Developing depth behind each of those positions has also been key to solidifying each spot, and all of the positions spent preseason cross-training in order to fill in where they fit best. At the moment, Brown sees seven offensive linemen having a legitimate chance for meaningful snaps each game. The addition of redshirt junior John Hughes to the right tackle and right guard positions creates the ability for Brown, Moore, and Parker to mix and match depending on the upcoming opponent.
“As you go through every spot you do, you do want to have five guys you can stand for and stand on and then have depth developed,” Parker said. “So, on one regard, I would say we like having those five guys there, because that’s the five working together all the time and avoid any injury and develop as much depth as we can. We’ll continue to do that, but honestly, it was really good to see those five guys out there to take those [reps] and finish games the way they did and continue to push.”
Brown agreed with the depth assessment, adding that, “We’ve got seven that we feel good about that have played for us this year, but based on [the TCU game] and how practice went, we were thinking we’d play five.”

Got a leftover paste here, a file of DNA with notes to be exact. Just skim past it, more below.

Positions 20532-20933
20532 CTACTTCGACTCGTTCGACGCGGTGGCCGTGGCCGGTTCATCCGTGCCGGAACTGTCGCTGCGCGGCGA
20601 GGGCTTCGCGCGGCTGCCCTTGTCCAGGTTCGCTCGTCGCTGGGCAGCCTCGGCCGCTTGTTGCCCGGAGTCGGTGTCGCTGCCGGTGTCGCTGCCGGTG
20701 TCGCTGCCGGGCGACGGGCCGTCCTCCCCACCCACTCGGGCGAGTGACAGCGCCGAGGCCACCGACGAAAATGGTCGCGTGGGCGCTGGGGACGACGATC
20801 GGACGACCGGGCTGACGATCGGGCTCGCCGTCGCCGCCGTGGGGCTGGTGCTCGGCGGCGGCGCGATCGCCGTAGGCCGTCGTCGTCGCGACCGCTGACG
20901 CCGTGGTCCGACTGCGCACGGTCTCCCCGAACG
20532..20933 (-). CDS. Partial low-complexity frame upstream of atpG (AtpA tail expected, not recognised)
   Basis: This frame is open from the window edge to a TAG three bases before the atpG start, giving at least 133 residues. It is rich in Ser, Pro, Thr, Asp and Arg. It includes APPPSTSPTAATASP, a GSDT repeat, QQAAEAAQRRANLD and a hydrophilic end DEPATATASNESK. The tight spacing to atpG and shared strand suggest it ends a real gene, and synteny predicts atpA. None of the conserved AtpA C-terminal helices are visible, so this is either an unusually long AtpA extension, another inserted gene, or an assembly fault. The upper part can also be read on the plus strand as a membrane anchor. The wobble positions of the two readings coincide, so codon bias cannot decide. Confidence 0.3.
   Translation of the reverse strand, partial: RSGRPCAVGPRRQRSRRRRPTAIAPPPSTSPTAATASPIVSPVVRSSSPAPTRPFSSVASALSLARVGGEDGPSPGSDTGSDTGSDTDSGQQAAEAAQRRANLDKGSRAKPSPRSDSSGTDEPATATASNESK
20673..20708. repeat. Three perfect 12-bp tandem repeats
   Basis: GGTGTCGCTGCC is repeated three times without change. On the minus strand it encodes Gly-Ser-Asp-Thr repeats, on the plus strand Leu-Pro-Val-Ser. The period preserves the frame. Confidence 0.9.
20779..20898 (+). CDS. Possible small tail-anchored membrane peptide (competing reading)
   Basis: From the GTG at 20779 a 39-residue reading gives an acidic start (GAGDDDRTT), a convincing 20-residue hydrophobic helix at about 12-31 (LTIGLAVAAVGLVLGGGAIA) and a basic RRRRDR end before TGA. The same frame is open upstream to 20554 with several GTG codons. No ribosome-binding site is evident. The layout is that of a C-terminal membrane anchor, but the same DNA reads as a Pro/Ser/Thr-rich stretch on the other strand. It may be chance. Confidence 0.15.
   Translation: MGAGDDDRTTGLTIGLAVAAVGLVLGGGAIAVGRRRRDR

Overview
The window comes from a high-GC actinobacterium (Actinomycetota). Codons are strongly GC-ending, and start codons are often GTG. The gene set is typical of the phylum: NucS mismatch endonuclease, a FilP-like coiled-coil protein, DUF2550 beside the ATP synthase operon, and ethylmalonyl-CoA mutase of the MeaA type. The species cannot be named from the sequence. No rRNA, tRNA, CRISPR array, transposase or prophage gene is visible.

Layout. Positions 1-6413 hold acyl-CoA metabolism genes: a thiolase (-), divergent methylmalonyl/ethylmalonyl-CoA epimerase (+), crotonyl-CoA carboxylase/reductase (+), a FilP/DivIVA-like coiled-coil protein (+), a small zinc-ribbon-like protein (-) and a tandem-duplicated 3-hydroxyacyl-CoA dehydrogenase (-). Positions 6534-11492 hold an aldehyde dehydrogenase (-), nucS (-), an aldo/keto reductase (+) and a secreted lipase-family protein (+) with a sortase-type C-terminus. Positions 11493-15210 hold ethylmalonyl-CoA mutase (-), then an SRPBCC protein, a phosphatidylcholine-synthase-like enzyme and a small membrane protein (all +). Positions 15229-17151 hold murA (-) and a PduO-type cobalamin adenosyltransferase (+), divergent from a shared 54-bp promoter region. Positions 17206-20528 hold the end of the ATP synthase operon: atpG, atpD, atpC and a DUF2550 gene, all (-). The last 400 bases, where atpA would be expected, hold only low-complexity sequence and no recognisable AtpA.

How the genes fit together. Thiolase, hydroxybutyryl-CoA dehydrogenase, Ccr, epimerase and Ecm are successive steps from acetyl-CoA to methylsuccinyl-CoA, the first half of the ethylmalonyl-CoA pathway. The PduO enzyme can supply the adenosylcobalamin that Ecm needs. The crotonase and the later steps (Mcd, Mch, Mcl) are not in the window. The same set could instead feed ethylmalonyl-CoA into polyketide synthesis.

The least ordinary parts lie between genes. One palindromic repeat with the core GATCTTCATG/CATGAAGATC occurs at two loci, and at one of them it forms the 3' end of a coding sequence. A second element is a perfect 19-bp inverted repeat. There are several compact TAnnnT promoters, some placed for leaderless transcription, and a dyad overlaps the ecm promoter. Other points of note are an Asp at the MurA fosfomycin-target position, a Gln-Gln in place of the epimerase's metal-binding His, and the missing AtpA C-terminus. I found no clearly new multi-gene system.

For now, the offensive line is taking great strides to play toward their full potential, and Parker is excited to see the rest of the season’s progression. With the meat of the conference schedule ahead, and a difficult slate at that, it’s all the more important to get the reps in now. Together, this group of seven offensive linemen still have time to make their mark and help a 3-4 Mountaineer team toward bowl contention. The silver lining for WVU Football fans is that what Parker sees for the future rings of confidence; it seems as though the offensive unit is gelling at just the right time to finish this season on a high note.
“Doug Nester played his best game [against TCU],” Parker said. “Wyatt Milum’s growing up. Zach Frazier continues to play at a high, high level. Gmiter’s really started to develop into a steady eight player, and Brandon Yates showed spots of him being able to strain and finish blocks and we’ve got to continue taking steps across the board.”
Will this offensive unit be able to hold their own against the remainder of conference play? The answer will come once more this Saturday, at Milan Puskar Stadium, when the 5-2 Iowa State Cyclones come to town at 2 p.m.